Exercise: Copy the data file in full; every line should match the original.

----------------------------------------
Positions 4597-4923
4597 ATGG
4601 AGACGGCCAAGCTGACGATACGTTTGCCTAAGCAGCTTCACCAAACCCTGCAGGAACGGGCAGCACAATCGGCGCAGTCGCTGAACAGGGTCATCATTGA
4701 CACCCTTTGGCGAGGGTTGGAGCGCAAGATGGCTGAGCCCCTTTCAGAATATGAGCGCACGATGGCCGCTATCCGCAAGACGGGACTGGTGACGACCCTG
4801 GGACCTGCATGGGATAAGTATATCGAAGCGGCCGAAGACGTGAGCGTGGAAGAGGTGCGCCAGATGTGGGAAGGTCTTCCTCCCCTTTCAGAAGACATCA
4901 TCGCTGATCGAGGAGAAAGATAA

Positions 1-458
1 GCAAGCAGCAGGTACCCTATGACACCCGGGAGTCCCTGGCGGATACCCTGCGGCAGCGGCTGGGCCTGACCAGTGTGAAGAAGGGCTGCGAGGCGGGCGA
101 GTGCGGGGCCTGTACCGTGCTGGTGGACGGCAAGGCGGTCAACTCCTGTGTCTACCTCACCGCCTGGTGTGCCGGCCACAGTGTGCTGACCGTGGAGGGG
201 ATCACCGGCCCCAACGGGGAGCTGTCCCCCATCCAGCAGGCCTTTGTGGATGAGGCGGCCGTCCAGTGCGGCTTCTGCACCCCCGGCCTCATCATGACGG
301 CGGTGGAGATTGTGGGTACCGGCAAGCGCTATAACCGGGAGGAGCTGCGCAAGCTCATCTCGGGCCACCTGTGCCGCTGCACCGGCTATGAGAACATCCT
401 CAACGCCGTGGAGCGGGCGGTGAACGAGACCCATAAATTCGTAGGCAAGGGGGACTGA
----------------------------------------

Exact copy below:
Positions 4597-4923
4597 ATGG
4601 AGACGGCCAAGCTGACGATACGTTTGCCTAAGCAGCTTCACCAAACCCTGCAGGAACGGGCAGCACAATCGGCGCAGTCGCTGAACAGGGTCATCATTGA
4701 CACCCTTTGGCGAGGGTTGGAGCGCAAGATGGCTGAGCCCCTTTCAGAATATGAGCGCACGATGGCCGCTATCCGCAAGACGGGACTGGTGACGACCCTG
4801 GGACCTGCATGGGATAAGTATATCGAAGCGGCCGAAGACGTGAGCGTGGAAGAGGTGCGCCAGATGTGGGAAGGTCTTCCTCCCCTTTCAGAAGACATCA
4901 TCGCTGATCGAGGAGAAAGATAA

Positions 1-458
1 GCAAGCAGCAGGTACCCTATGACACCCGGGAGTCCCTGGCGGATACCCTGCGGCAGCGGCTGGGCCTGACCAGTGTGAAGAAGGGCTGCGAGGCGGGCGA
101 GTGCGGGGCCTGTACCGTGCTGGTGGACGGCAAGGCGGTCAACTCCTGTGTCTACCTCACCGCCTGGTGTGCCGGCCACAGTGTGCTGACCGTGGAGGGG
201 ATCACCGGCCCCAACGGGGAGCTGTCCCCCATCCAGCAGGCCTTTGTGGATGAGGCGGCCGTCCAGTGCGGCTTCTGCACCCCCGGCCTCATCATGACGG
301 CGGTGGAGATTGTGGGTACCGGCAAGCGCTATAACCGGGAGGAGCTGCGCAAGCTCATCTCGGGCCACCTGTGCCGCTGCACCGGCTATGAGAACATCCT
401 CAACGCCGTGGAGCGGGCGGTGAACGAGACCCATAAATTCGTAGGCAAGGGGGACTGA